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Related / Cuba: Families Hurt Due to US Visa Suspension
Press release issued by the Cuban delegation to the round of migration talks with the United States. Washington, December 11, 2017 Via MINREX Cuba
A new round of migration talks was held between Cuban and US delegations, presided over respectively by Josefina Vidal Ferreiro, Director-General of the US Division at the Ministry of Foreign Affairs; and John Creamer, Deputy Assistant Secretary of State for Western Hemisphere Affairs.
The Cuban delegation expressed deep concern over the negative impact that the unilateral, unfounded and politically motivated decisions adopted by the US Government in September and October of 2017 have on migration relations between both countries.
The Cuban delegation once again warned about the negative effect resulting from the suspension of the granting of visas by the US Consulate in Havana. The decision to discontinue the processing of visas applied for by Cubans willing to visit or migrate to that country is seriously hampering family relations and all kinds of exchanges between both peoples.
Likewise, the Cuban delegation reiterated its rejection of the arbitrary expulsion of a considerable group of officials from the Cuban embassy in Washington, which has seriously affected the functioning of the diplomatic mission, particularly the Consulate and the services it offers to Cubans residing in the United States, as well as US citizens who continue to be interested in traveling to our country.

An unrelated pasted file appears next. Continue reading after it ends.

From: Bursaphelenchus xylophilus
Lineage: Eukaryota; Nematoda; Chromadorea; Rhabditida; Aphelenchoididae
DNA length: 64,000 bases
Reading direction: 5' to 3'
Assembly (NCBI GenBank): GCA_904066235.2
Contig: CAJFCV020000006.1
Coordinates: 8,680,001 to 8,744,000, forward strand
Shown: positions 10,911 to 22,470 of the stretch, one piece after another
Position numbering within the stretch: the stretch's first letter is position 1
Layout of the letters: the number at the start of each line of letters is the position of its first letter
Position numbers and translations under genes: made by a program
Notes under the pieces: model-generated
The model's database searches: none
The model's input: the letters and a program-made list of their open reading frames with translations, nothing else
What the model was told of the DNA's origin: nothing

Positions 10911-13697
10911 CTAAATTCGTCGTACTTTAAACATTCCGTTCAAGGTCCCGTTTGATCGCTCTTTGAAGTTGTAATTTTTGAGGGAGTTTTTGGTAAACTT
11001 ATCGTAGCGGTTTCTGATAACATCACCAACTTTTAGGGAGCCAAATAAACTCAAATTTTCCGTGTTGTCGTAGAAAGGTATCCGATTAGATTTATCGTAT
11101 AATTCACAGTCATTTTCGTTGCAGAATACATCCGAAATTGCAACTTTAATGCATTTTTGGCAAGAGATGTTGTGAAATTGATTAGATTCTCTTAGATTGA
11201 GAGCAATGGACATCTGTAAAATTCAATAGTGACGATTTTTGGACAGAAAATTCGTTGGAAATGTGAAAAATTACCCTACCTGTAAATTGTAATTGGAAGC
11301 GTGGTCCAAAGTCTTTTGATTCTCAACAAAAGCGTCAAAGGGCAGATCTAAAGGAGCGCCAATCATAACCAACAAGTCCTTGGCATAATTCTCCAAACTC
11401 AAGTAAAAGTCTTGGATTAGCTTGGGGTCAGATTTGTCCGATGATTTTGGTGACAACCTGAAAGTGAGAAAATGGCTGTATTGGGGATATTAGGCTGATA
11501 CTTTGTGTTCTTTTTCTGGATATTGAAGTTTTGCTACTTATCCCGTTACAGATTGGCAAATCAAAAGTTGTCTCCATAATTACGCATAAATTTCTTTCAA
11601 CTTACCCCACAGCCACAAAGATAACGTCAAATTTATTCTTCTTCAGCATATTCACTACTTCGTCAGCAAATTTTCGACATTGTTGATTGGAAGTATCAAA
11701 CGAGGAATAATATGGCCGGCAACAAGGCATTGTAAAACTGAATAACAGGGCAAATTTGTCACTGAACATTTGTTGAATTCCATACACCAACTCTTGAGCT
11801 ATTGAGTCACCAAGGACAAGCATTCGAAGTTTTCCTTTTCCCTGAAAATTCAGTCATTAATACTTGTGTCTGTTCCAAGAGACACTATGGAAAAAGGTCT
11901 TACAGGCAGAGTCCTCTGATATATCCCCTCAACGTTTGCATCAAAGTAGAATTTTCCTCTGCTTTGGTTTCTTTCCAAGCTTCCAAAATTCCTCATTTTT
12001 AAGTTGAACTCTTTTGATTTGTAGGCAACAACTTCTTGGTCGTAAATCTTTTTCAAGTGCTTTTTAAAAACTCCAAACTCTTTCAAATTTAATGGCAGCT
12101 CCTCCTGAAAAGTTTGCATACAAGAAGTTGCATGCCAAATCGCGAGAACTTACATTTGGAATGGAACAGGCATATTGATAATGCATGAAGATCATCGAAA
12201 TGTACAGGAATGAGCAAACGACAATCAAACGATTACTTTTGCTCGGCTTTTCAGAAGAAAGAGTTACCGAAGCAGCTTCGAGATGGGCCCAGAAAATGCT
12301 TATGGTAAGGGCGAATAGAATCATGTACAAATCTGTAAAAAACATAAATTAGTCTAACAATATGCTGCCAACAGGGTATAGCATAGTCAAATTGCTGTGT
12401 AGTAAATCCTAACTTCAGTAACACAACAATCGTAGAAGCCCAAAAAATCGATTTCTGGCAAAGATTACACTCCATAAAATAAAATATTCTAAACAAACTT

It also noted the counterproductive effect that the decision to cancel the visits of official delegations from the United States to Cuba is having on cooperation in the field of migration, which has led to the postponement of several mutually beneficial exchanges that had been previously scheduled. Should the current situation persist, exchanges in this and other areas will be even more affected.
Regarding the implementation of the migration accords in force, the Cuban representatives urged the US Government to comply with its obligation to grant no less than 20 000 travel documents every year for Cuban citizens willing to migrate to that country. Likewise, the Cuban delegation once again expressed its concern over the enforcement of the Cuban Adjustment Act, which continues to encourage irregular migration and whose abrogation will be crucial to the establishment of normal migration relations between the two countries.
Both delegations agreed to recognize the positive impact that the Joint Statement signed on January 12, 2017 has had, particularly the elimination of the “wet foot/dry foot” policy and the “Cuban Medical Professional Parole Program”, in reducing irregular migration from Cuba to the United States. Likewise, both delegations agreed on the usefulness of the exchange between the Cuban Border Guard and the U.S. Coast Guard Service held in July and the technical meeting on trafficking in persons and migration fraud held in September, which will be followed up on December 12, 2017.
The Cuban delegation reiterated its willingness to continue holding new rounds of migration talks.